Alcohol, diabetes, and public health in the Americas

Thomas Babor, Jurgen Rehm, David Jernigan, Patrice Vaeth, Maristela Monteiro, Hallie Lehman

Research output: Contribution to journalArticlepeer-review

Abstract

This article describes epidemiological evidence on the association between alcohol use and diabetes, and the implications for clinical management and public health policies in the Americas. Heavy alcohol use is a risk factor for both diabetes and poor treatment adherence, despite evidence that moderate drinking can protect against type 2 diabetes under some circumstances. The burden of disease from diabetes associated with excessive alcohol consumption warrants both clinical and public health measures. On the clinical level, research on early interventions to prevent hazardous drinking shows that new screening, brief intervention, and referral techniques are effective ways to manage hazardous drinking in primary care settings. On the population level, restrictions on alcohol marketing and other alcohol control policies reduce the frequency and intensity of alcohol consumption in at-risk populations. These policy actions are recommended within the context of the World Health Organization's global strategy to reduce the harmful use of alcohol.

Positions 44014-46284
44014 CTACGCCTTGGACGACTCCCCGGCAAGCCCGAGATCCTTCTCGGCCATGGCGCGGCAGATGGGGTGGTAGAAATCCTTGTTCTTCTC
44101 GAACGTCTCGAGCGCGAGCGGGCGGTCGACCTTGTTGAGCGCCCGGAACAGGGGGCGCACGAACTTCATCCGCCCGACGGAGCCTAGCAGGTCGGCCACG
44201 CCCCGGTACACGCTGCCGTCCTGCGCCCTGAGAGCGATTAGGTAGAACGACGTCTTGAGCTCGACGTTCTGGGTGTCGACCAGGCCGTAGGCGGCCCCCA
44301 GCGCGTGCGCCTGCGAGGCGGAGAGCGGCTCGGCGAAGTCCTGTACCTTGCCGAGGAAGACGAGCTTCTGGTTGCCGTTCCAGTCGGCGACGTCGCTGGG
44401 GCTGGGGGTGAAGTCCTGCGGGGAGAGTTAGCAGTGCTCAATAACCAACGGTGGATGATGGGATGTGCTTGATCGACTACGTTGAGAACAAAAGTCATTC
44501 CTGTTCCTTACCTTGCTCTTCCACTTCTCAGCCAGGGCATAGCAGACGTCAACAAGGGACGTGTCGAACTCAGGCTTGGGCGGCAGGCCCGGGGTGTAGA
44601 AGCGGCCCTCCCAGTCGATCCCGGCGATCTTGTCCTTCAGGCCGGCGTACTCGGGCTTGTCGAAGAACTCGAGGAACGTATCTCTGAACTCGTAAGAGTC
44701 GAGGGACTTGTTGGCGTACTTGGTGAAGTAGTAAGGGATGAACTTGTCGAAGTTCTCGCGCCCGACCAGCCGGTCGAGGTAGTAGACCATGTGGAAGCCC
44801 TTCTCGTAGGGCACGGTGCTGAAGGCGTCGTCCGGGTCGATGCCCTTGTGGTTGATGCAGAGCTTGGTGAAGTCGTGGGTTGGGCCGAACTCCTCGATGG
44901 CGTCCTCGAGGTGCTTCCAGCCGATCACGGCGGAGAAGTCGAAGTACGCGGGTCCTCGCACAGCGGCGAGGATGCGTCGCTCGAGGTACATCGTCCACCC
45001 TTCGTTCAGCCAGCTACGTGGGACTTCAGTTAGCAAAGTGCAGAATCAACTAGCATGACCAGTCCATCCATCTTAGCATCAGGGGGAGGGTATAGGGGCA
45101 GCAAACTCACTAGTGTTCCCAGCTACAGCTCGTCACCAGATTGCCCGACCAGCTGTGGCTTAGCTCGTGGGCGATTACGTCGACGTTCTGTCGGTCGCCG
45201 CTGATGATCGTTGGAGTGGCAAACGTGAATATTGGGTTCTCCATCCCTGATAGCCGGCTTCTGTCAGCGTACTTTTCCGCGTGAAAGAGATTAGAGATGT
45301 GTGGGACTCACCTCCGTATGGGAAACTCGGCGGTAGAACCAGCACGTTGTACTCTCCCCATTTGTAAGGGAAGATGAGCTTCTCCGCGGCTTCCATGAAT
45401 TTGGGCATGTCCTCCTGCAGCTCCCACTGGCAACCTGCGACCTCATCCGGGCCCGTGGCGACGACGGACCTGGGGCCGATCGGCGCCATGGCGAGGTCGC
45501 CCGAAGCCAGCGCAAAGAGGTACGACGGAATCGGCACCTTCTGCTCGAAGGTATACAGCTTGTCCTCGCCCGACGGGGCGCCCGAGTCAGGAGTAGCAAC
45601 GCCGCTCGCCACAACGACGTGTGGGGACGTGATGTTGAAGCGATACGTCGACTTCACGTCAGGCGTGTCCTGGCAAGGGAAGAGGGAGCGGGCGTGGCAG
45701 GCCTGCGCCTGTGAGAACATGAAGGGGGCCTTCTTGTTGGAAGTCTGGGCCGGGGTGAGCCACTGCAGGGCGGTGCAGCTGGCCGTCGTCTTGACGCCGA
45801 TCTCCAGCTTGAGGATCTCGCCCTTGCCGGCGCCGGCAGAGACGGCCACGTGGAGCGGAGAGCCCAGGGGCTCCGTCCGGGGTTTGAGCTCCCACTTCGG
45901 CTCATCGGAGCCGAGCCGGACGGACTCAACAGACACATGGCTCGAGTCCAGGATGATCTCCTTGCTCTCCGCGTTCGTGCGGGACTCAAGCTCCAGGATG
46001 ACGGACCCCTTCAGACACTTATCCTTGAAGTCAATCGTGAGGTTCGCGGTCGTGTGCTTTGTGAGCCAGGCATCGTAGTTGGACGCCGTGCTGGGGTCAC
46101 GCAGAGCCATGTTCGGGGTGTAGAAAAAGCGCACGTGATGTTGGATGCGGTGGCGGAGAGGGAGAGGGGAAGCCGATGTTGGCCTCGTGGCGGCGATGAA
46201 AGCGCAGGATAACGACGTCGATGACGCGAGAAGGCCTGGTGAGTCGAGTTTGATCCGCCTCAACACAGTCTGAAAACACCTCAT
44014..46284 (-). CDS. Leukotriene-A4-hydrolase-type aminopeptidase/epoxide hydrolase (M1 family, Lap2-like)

Original languageEnglish (US)
Pages (from-to)151-155
Number of pages5
JournalRevista Panamericana de Salud Publica/Pan American Journal of Public Health
Volume32
Issue number2
DOIs
StatePublished - Aug 2012

Keywords

  • Alcohol drinking
  • Americas
  • Cost of illness
  • Diabetes mellitus
  • Health promotion

ASJC Scopus subject areas

  • Public Health, Environmental and Occupational Health

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